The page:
Read these instructions carefully and in full before you start. The preparation process is essentially the same for all beer types, but the amounts of sugar and water are different for the various types. John Bull beer kits are very easy to use. The most important thing is to ensure that everything you use is absolutely clean.
1. All equipment should be sanitised & cleaned prior to use, we advise using a none rinse steriliser.
2. Empty the contents of the malt extract can into a sterilised fermentation vessel & add 1kg of Brewing Sugar. Boil 2.25L (4 Pints) of water, use a little boiled water to rinse can, allow to cool slightly, then stir into the mix until the sugar is dissolved.
3. Add the balance of cold water to make up the total to 23L (40 Pints) or 18L for Stout. Stir thoroughly. The final temperature of the mixture should be 18/24c.
4. Sprinkle the contents of the sachet of yeast onto the brew, stir & replace the lid.
5. Stand the container in a warm place in a room with a constant temperature of anywhere between 18/24c (we recommend the use of a heater belt or tray for optimum temperature control) & leave to ferment for between 4 & 8 days.
6. Check that fermentation has completely finished before proceeding. This can be confirmed when no bubbles are rising to the surface or through the Airlock & the brew begins to clear slightly. A Hydrometer reading of below 1.006 on two consecutive days will confirm that fermentation is complete.
7. Put a maximum of 1 level teaspoon of Brewing Sugar or two Carbonation Drops into each of your 1 pint or 1/2L (sterilised) bottles. Do not exceed the recommended dosage or the beer will become to lively to serve & could result in burst bottles. Syphon the beer from the fermentation vessel into the bottles (we advise using an Auto-Syphon to avoid disrupting the sediment) leaving a head space of 5cm (2 inches) between the top of the liquid & bottle rim.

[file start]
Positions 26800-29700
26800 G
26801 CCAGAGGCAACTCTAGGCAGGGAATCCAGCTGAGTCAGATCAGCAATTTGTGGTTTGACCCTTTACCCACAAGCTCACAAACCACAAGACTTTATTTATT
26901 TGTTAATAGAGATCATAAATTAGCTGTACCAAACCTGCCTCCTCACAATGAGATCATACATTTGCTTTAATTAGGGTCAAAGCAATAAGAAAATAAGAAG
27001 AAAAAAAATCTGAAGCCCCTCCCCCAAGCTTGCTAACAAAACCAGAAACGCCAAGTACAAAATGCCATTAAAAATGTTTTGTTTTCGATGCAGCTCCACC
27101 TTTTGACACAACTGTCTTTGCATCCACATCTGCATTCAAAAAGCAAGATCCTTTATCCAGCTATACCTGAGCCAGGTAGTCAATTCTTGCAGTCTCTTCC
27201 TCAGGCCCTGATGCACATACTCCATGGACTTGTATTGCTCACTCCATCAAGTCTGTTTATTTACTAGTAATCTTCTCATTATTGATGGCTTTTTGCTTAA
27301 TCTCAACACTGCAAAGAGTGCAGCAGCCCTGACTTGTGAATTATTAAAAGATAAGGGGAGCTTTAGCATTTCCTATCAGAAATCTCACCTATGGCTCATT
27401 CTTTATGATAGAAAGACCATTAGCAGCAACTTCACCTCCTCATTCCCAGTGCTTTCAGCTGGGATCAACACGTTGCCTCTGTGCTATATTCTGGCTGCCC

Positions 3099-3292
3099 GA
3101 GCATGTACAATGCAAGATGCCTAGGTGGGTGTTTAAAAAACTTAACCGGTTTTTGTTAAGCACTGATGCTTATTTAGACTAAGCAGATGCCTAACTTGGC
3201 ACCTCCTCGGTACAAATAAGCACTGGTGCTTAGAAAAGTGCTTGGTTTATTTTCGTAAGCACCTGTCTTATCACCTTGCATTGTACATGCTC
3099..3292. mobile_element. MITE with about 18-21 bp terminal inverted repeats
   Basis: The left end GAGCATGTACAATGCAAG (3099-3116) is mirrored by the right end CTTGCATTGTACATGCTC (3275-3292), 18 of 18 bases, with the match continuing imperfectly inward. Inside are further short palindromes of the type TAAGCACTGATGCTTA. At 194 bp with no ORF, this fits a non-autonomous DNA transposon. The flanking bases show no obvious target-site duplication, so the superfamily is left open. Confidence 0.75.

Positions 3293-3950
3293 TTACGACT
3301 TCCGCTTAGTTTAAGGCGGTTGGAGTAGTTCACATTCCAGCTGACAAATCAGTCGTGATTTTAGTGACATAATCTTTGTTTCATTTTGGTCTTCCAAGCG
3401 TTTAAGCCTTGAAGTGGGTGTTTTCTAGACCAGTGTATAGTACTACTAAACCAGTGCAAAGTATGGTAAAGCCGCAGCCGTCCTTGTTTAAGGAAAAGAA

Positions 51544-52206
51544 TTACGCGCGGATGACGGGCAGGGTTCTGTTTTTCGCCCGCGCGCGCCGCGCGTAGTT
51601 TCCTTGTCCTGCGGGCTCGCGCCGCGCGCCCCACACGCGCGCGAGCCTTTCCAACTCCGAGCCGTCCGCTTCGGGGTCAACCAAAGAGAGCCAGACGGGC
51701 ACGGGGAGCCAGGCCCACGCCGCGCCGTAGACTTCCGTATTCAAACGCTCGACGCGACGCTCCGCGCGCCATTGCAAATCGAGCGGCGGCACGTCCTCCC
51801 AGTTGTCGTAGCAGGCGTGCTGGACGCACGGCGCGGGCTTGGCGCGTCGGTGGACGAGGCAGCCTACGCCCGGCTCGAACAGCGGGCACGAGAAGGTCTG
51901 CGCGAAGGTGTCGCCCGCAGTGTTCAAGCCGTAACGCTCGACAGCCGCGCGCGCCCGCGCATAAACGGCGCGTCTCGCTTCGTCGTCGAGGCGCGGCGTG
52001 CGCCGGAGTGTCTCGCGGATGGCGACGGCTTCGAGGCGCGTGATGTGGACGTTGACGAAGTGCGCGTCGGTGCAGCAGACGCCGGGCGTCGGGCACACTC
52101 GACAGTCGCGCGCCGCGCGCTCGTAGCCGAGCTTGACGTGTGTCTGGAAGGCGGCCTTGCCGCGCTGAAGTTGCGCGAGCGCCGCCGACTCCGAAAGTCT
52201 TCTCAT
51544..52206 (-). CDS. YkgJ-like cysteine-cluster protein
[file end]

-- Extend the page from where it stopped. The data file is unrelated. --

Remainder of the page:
8. Once beer has been successfully siphoned seal the caps on your bottles & transfer to a warm place at room temperature (20c preferably) & leave for roughly 4 days to allow secondary fermentation to take place. Do not store in direct sunlight.
9. After 4 days move the bottles to a cool place to allow the beer to clear. Clearing will take about one week or 10 days maximum. Once the beer is perfectly clear it is ready to drink, but will improve if left to mature for at least a minimum of two weeks.
10. When serving the beer be careful not to disturb the yeast sediment which will have collected at the bottom of the bottle during the secondary stage of fermentation. We advise pouring slightly to control the dispensation of sediment.
11. If transferring to a pressure barrel we recommend dissolving 60g (1/4 cup) of priming sugar into a cupful of hot water, add this solution to the barrel & stir well.
12. Ensure the barrel is capped tightly & store in a warm place (20c preferably) for a minimum of 4 days, then leave to clear in a cool, dry place. Note that beer takes longer to clear in a barrel than in bottles & should be left for a minimum of 3 to 4 weeks in order to successfully clarify & mature.
13. Once cleared your barrel can then be injected with Co2 & dispensed.
Observe the following rules to avoid the risk of exploding bottles or kegs:
- Use only pressure-resistant and reusable beer bottles free from scratches and cracks.
- Do not rely solely on a fixed fermentation time or the bubbling of the airlock. Always measure the initial and final density of the beer.
- Never add too much sugar when bottling.
- During the second fermentation, store bottles and kegs in a separate, closed room, with a stable temperature and preferably not in busy areas.
- Never store filled beer bottles or kegs where they are exposed to direct sunlight.